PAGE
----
During the night, Randy Sanchagrin, who lives near the bar, told the local station he heard an explosion. He then exited the house and began filming what turned out to be MacKay’s truck being engulfed by flames.

“By the time I ran back to the street it was so bad there was no getting close to it,” Sanchagrin told the local outlet.

Photos of MacKay’s pickup showed two bumper stickers reading “TRUMP 2020” and “TRUMP: KEEP AMERICA GREAT! 2020.”

MacKay told the station he thinks his stickers made him a target.

Oh, and in case you thought it was an unrelated coincidence that the truck had Trump stickers on it:

He said when he arrived at the bar the next morning to pick up his truck, he also found Trump’s name spray-painted on the vehicle.

It’s not an unrelated coincidence.

When they go low, we kick them. But we don’t do anything inappropriate of course.

No word yet on whether Brooke Baldwin or Don Lemon think this was “arson” as opposed to peaceful protest.

[Cross-posted at The Jury Talks Back.]


Turkish Government: Saudi Government Killed and Dismembered Dissident in Their Consulate

Filed under: General — Patterico @ 7:59 am

A Saudi dissent who had harshly criticized the current Saudi regime on the pages of the Washington Post was murdered in a Saudi Consulate in Turkey and dismembered with a bone saw, according to anonymous sources in the Turkish government. They are blaming the Saudi government. New York Times:

Top Turkish security officials have concluded that the Saudi dissident Jamal Khashoggi was assassinated in the Saudi Consulate in Istanbul on orders from the highest levels of the royal court, a senior official said Tuesday.

The official described a quick and complex operation in which Mr. Khashoggi was killed within two hours of his arrival at the consulate by a team of Saudi agents, who dismembered his body with a bone saw they brought for the purpose.

“It is like ‘Pulp Fiction,’” the official said.

The officials aren’t releasing their evidence; to do so would likely put sources and methods at risk. But we do know that 15 Saudi agents arrived by airplane and left again by airplane after a few hours. They were all Saudi government or security personnel, and one was an autopsy expert who would presumably know how to wield a bone saw. Many are claiming that there is video of the killing, which would not be surprising, given where it occurred:

Another person briefed on the matter, speaking on condition of anonymity to disclose confidential details, told The Times on Saturday that Turkish intelligence had obtained a video of the killing, made by the Saudis to prove that it had occurred.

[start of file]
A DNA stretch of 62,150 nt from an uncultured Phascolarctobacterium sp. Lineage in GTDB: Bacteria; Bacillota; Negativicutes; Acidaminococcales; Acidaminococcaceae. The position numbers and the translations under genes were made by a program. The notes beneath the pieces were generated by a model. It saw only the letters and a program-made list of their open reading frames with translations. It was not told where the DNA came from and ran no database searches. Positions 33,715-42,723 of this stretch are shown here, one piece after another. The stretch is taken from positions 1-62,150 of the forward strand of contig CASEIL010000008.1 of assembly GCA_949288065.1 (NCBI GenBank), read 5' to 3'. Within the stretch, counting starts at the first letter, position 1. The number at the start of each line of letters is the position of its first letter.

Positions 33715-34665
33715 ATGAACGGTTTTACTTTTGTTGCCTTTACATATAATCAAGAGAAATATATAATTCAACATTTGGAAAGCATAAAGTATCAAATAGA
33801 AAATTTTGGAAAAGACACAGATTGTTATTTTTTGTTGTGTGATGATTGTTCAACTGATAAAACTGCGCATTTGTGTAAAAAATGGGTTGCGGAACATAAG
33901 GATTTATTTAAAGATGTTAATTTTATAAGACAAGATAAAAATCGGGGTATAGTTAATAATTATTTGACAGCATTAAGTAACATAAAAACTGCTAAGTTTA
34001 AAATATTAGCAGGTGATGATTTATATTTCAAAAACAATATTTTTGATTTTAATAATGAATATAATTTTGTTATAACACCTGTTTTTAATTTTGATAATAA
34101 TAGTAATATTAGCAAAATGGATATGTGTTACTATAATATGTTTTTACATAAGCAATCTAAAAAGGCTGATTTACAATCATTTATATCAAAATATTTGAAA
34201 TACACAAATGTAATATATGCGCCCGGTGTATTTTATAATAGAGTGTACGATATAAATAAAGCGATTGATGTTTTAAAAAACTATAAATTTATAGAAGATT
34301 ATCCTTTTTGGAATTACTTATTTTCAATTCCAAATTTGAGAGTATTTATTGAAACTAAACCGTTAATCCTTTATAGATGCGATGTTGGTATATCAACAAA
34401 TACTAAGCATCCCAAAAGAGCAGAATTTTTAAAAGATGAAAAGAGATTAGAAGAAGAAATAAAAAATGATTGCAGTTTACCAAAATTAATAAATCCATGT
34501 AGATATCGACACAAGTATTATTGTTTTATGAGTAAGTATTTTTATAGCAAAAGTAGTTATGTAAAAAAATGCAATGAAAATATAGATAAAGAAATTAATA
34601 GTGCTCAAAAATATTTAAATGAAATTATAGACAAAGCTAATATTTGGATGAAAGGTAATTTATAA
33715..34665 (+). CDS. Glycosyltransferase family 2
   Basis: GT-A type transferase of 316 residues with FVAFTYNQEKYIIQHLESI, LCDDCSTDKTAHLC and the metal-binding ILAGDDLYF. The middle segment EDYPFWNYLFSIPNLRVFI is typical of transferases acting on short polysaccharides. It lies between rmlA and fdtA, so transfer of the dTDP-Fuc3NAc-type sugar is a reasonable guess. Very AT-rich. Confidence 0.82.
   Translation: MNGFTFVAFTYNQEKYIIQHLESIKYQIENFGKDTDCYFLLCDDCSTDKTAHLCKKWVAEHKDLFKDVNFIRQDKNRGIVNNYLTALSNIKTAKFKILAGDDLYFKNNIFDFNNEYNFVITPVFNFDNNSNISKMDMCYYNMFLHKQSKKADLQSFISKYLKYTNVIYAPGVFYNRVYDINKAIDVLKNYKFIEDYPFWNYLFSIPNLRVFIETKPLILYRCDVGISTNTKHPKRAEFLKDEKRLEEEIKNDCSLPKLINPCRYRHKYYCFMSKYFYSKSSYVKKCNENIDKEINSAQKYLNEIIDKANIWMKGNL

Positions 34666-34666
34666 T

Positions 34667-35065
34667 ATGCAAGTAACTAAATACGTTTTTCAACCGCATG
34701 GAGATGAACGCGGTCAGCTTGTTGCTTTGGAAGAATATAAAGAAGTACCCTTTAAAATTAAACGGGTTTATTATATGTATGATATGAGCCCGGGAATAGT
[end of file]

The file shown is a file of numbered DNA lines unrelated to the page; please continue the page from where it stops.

A commentator close to Mr. Erdogan’s government said so publicly on Tuesday.

“There is a video of the moment of him being killed,” Kemal Ozturk, a columnist in a pro-government newspaper and the former head of a semiofficial news agency, said in an interview on a pro-government television network, citing unnamed security officials.

Khashoggi wrote columns for the Washington Post for about a year. Here’s an example of his writing:

When I speak of the fear, intimidation, arrests and public shaming of intellectuals and religious leaders who dare to speak their minds, and then I tell you that I’m from Saudi Arabia, are you surprised?

With young Crown Prince Mohammed bin Salman’s rise to power, he promised an embrace of social and economic reform. He spoke of making our country more open and tolerant and promised that he would address the things that hold back our progress, such as the ban on women driving.

But all I see now is the recent wave of arrests. Last week, about 30 people were reportedly rounded up by authorities, ahead of the crown prince’s ascension to the throne. Some of the arrested are good friends of mine, and the effort represents the public shaming of intellectuals and religious leaders who dare to express opinions contrary to those of my country’s leadership. …

It was painful for me several years ago when several friends were arrested. I said nothing. I didn’t want to lose my job or my freedom. I worried about my family.

I have made a different choice now. I have left my home, my family and my job, and I am raising my voice. To do otherwise would betray those who languish in prison. I can speak when so many cannot. I want you to know that Saudi Arabia has not always been as it is now. We Saudis deserve better.